No Decline in Long Term Employment
According to Ann Huff Stevens there has been no decline in long term employment here in the United States. The popular story in the media and elsewhere is that the old notion that people will work for a single employer for the bulk of their career is now out dated and that workers now face more uncertainty when it comes to job security (link, link, link, link, link). However, in looking at the data, this notion of less job security and greater uncertainty just isn’t there.
Stevens research indicates that in the golden olden days of 1969 the average tenure of men in the job they held the longest was 21.9 years. In the bad, scary, uncertain days of 2002, that had declined to 21.4 years. Admittedly, the length the longest tenure with an employer did increase to 24 years during the 1970s and has, obviously, declined since then.
Stevens uses data from surveys of men aged 58-62 who were quizzed at the end of their working careers. She finds that in 1969 the average tenure for men in the job they held for the longest period during their careers was 21.9 years. In 2002, the comparable figure was 21.4 years, not much different. Just more than half of men ending their careers in 1969 had been with a single employer for at least 20 years; the same was true in 2002. Around a quarter of those men retiring, anytime in the 1969-2002 period, had stayed with a single employer for 30 or more years.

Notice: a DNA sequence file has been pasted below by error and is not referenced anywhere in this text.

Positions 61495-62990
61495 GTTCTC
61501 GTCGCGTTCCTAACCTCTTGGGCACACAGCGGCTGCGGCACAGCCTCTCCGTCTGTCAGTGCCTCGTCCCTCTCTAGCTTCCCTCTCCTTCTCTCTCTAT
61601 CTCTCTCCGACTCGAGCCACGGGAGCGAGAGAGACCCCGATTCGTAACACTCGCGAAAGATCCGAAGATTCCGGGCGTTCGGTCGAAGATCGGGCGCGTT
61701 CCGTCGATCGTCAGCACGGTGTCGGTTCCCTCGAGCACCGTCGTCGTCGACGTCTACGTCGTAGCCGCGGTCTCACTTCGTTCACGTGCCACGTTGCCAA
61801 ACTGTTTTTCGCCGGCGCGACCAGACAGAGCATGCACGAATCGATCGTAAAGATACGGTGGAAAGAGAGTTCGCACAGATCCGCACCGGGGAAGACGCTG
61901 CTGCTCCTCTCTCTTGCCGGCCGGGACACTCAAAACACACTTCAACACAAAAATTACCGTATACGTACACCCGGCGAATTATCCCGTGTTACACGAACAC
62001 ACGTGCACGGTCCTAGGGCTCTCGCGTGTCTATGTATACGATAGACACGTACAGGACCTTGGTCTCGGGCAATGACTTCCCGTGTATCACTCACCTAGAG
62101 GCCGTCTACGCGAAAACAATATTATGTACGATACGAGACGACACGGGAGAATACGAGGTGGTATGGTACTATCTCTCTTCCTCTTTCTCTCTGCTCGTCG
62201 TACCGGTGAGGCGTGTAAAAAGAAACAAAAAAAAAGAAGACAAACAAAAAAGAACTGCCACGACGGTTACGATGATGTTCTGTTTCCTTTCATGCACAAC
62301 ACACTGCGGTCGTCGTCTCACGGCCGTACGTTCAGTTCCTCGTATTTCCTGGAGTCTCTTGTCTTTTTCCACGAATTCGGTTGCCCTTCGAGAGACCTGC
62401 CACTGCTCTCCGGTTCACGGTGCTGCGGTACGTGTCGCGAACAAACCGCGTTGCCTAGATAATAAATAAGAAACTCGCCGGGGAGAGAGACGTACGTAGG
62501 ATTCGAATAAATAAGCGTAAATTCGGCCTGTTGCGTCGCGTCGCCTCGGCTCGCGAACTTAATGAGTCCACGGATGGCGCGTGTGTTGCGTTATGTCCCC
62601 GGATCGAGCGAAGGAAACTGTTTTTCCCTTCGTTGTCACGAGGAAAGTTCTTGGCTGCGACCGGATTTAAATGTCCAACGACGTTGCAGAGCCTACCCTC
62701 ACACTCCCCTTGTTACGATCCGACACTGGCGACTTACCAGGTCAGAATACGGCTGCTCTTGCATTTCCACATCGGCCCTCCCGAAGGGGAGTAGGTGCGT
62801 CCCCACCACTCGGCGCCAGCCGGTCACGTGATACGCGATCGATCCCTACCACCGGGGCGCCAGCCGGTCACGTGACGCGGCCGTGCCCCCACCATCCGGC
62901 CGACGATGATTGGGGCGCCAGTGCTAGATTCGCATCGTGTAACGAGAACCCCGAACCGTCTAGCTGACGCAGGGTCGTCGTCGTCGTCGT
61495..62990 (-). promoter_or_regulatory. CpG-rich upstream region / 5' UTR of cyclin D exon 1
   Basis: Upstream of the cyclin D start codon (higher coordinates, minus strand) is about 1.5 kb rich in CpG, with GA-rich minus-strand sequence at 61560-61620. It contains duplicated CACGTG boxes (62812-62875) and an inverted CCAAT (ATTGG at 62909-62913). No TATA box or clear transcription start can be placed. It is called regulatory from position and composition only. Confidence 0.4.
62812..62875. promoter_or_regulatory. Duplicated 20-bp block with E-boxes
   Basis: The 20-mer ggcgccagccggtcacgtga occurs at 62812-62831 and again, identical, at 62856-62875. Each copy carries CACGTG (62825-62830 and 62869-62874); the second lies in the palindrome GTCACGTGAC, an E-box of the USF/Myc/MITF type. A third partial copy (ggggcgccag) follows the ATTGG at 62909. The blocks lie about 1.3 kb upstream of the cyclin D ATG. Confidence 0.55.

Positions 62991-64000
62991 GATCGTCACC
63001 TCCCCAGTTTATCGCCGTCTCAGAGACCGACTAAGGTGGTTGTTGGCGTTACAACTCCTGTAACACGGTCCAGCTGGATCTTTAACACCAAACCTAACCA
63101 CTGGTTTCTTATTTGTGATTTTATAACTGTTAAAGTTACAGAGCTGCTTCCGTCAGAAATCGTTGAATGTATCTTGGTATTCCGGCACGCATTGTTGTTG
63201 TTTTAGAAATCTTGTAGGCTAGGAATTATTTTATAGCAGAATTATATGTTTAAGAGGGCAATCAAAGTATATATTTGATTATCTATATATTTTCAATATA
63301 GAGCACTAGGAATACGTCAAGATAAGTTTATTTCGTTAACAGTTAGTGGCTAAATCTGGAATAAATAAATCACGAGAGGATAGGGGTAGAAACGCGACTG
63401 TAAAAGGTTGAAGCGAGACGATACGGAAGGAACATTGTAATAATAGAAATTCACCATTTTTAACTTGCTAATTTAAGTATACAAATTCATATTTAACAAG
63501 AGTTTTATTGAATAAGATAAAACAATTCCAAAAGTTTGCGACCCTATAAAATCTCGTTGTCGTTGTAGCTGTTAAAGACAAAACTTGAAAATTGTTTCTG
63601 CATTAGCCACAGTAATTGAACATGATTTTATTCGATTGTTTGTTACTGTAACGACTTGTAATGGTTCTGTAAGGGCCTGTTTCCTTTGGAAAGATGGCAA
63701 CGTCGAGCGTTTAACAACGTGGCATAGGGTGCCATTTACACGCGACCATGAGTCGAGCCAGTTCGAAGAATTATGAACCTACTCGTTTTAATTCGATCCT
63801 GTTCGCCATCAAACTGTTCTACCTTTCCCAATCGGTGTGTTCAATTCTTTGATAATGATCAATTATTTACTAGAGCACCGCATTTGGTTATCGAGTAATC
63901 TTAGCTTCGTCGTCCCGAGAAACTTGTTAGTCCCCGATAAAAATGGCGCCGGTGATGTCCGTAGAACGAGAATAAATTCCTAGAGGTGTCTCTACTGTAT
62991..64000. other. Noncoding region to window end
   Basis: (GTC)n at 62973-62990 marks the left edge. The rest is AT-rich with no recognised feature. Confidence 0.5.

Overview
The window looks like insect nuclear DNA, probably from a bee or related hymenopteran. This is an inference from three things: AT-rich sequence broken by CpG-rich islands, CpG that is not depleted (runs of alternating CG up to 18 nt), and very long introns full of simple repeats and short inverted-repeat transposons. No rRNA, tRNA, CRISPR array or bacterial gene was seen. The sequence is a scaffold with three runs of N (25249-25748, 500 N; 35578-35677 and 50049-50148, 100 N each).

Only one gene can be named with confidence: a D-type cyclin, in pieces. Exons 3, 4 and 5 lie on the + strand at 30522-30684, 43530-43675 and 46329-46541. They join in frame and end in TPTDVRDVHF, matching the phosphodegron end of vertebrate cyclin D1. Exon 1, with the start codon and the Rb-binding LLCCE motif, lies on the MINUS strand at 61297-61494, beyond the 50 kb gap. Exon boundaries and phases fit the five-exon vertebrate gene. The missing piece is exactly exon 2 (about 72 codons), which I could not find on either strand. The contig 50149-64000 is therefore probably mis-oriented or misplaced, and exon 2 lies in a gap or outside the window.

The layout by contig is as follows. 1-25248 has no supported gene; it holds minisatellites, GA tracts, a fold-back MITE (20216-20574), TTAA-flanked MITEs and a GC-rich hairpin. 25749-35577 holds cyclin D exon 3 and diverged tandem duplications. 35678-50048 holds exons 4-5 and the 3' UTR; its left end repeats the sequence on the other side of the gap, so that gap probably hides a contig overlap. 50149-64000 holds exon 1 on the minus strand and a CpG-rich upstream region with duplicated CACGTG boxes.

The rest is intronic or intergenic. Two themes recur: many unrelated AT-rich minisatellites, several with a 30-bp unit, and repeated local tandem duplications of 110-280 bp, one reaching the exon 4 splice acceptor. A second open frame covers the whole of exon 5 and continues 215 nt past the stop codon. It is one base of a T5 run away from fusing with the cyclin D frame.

Looking at the data in more detail, Stevens finds that educated men tend to have longer tenure than less-educated men, that is, men with less than a high school education. The average tenure in the job held longest for those with less than 12 years of completed education was about 21 years in 1969, and 18.6 years in 2002. Tenure for men with 12 or more years of education stood at 22.4 years in 1969 and 22.05 in 2002. Further, non-whites have an average tenure below the comparable measures for white men.
Stevens’ findings for the most recent years reflect the career outcomes for the generation of men approaching retirement age in 2002. Whether this level of stability will apply to subsequent generations of men depends on the continued evolution of job retention rates. Job retention rates declined in the 1990s, but it is not yet clear whether these declines will persist. Only with relatively long-lasting reductions in job retention rates will individuals experience corresponding reductions in completed tenure on their longest jobs.
In her paper, Stevens looks at whether job stability during the 1969-2002 period was affected by increased early retirement of men, a rise in average education levels, and the differing numbers of those taking years off from civilian work to serve in the military. But, she concludes that these factors do not bias her major finding, that job stability has remained relatively steady in that period.
In short, this idea that job security no longer exists or has been seriously eroded is highly dubious. It is possible that things will get steadily worse and that someday job security does indeed become a myth, but there is little evidence to support this view right now.